"One haversack and one cartridge box per man, make a line there, ain't you Massachusetts soldiers?" Captain Hill seemed to have lost whatever sense of urgency he'd felt a moment ago. Several older men smirked at each other, seeming to know better than Strout about the captain's meaning. Sure he was a Massachusetts soldier, what did that have to do with anything? The young Bostonian accepted his haversack and cartridge box, one apiece in keeping with Captain Hill's orders, and he limped away back toward the meagre fire that somebody had managed finally to light. Closer inspection of the cartridge box showed that it held sixty rounds, plenty enough to fight a skirmishing action. Strout had to cup his hands and blow warm breath into his palms before he was able to unfasten the buttons of the haversack, but he nearly cheered when he discovered three days' rations inside it.

That revelation, of course, again brought on the thought of home. His family was probably sitting down to a fine roast turkey and would have gone to Christmas service earlier in the day. After dinner, he knew, they would go visiting and maybe make a stop at the family plot to lay some holly on Grand-mama's headstone. Strout regarded the rations in his haversack sadly and managed after an effort to rebutton the flap. He was hungry, his last meal having been two days past, and thinking about a hot Christmas dinner was only making his stomach rumble loudly. Nearby, Jack Leech was already tucking into part of his rations. Strout did his best to ignore him and held his hands out toward the pitiful fire. It wasn't much in the way of warmth, but better than nothing.

Jack Leech groaned as he plopped down into the packed snow and stared despairingly at his feet. Unlike Strout, Jack had nothing to protect his feet. His toes were beginning to turn a distressing shade of blue and Strout remembered how Ezra Marsh's foot had looked before the surgeon had cut it off. Without speaking, he sat down too and carefully unwrapped the linen rags from around his own feet. Poor Jack. He stared at Strout for a moment as Strout wrapped the linen around his feet and tied the ends up into clumsy knots. Strout managed a companionable smile as he lurched back upright, barely noticing the stabs of cold in his now-unprotected feet.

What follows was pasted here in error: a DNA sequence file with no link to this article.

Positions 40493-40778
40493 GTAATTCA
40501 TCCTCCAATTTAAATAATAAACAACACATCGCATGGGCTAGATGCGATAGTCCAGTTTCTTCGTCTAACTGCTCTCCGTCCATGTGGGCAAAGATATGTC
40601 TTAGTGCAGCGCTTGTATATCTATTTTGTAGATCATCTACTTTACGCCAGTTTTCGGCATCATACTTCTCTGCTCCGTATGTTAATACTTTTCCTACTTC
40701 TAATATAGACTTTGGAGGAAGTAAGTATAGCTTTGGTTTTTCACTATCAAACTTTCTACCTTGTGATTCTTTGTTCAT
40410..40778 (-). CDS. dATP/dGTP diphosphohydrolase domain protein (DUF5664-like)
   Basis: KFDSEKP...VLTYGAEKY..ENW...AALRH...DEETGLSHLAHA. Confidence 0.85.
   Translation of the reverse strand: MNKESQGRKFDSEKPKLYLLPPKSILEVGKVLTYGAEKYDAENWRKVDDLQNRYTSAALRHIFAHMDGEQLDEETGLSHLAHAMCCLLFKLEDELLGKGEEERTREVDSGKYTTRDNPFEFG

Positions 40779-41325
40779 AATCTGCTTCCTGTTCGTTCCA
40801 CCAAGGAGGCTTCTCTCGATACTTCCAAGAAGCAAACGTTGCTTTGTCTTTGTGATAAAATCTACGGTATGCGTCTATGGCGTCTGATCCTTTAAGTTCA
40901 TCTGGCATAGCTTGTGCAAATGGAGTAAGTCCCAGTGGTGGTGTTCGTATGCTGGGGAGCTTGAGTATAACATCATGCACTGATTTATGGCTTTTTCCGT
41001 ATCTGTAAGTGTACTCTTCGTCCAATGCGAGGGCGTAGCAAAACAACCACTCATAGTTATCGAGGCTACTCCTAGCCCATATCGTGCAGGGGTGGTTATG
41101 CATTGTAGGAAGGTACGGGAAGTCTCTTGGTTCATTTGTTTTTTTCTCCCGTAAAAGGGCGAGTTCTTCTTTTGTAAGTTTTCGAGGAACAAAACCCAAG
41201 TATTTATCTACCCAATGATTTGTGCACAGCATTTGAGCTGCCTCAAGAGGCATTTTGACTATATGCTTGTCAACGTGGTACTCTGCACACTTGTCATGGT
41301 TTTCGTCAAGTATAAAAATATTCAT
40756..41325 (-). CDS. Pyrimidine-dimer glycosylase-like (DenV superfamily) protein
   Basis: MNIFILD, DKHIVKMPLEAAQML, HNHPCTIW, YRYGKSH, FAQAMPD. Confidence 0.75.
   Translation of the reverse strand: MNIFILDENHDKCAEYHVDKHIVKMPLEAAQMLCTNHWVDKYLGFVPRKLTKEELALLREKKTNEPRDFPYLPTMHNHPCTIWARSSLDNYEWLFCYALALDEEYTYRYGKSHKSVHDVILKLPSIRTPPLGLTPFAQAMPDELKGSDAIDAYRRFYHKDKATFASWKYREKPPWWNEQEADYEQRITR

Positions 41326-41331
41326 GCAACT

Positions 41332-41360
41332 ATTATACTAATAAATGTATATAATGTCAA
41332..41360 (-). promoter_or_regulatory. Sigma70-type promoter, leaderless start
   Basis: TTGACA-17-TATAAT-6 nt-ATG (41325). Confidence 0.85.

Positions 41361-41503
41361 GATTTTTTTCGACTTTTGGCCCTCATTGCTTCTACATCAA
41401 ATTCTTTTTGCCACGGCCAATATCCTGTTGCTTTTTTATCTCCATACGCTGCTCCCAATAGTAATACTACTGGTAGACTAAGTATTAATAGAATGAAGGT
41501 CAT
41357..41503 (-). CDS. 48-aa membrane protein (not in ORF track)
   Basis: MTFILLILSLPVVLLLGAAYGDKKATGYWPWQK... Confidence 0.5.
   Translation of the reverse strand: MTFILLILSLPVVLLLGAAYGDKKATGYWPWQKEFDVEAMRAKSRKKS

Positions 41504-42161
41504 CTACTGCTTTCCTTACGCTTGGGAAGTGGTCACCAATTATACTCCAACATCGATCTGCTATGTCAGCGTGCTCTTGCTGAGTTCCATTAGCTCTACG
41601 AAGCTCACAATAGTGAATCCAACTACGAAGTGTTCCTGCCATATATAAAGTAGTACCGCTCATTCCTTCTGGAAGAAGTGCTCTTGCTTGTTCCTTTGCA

"What'll your mam say, if you was to lose your toes?"

Jack's response was a tearful, faltering grin. Strout turned away. The poor boy. Captain Hill's voice was echoing almost too loudly in the cold stillness. He was calling the regiment together again. Cursing, the men who'd crowded around the tiny fire kicked snow over the feeble flame and trudged through the snow toward Hill. Strout shivered as he felt fat, icy drops of rain splatter against his hat and face. It was bad enough just being cold and windy, without rain to add to the misery. This was a hell of a way to spend Christmas.

"Load the boats!"

Finally. Strout was glad to be doing something, even if it was sure to end in death for everyone. The Delaware was not a river to trifle with in winter, choked as it was by ice and swift-flowing besides. Obediently, grumbling to themselves all the while, the Twenty-Third piled into the Durham boats lined up on the river banks. Other Continental regiments were packing into their own boats all along the bank, urged on by their officers. Strout stumbled just before tumbling into his boat and succeeded in splashing his bare feet into the freezing river before somebody heaved him into the boat. Shivering in earnest now, Strout tucked himself up into as much of a ball as he could. Good or ill, the army was on its way.